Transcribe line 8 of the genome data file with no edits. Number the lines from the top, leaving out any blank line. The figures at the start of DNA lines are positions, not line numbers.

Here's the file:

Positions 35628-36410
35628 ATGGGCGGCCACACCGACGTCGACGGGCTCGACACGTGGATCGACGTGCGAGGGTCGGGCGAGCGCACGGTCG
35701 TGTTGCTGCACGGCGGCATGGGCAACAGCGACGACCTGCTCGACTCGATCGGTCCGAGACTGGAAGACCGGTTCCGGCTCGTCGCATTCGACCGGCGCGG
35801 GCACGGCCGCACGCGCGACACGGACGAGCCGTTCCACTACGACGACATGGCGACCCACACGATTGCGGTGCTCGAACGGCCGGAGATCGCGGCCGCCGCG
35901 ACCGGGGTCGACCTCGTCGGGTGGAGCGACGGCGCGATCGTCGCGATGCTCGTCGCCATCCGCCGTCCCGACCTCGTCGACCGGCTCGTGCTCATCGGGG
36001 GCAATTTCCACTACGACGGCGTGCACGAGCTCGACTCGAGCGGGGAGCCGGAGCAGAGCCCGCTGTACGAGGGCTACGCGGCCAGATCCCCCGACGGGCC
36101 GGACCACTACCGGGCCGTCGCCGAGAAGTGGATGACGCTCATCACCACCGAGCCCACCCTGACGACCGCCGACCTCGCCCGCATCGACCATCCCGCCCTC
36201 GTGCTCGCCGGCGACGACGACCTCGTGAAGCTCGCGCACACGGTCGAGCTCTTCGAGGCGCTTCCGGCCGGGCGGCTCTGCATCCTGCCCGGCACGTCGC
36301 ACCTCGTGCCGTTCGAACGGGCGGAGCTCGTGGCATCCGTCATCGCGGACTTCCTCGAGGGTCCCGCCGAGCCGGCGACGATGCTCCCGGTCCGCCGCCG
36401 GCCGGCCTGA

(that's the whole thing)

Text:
36201 GTGCTCGCCGGCGACGACGACCTCGTGAAGCTCGCGCACACGGTCGAGCTCTTCGAGGCGCTTCCGGCCGGGCGGCTCTGCATCCTGCCCGGCACGTCGC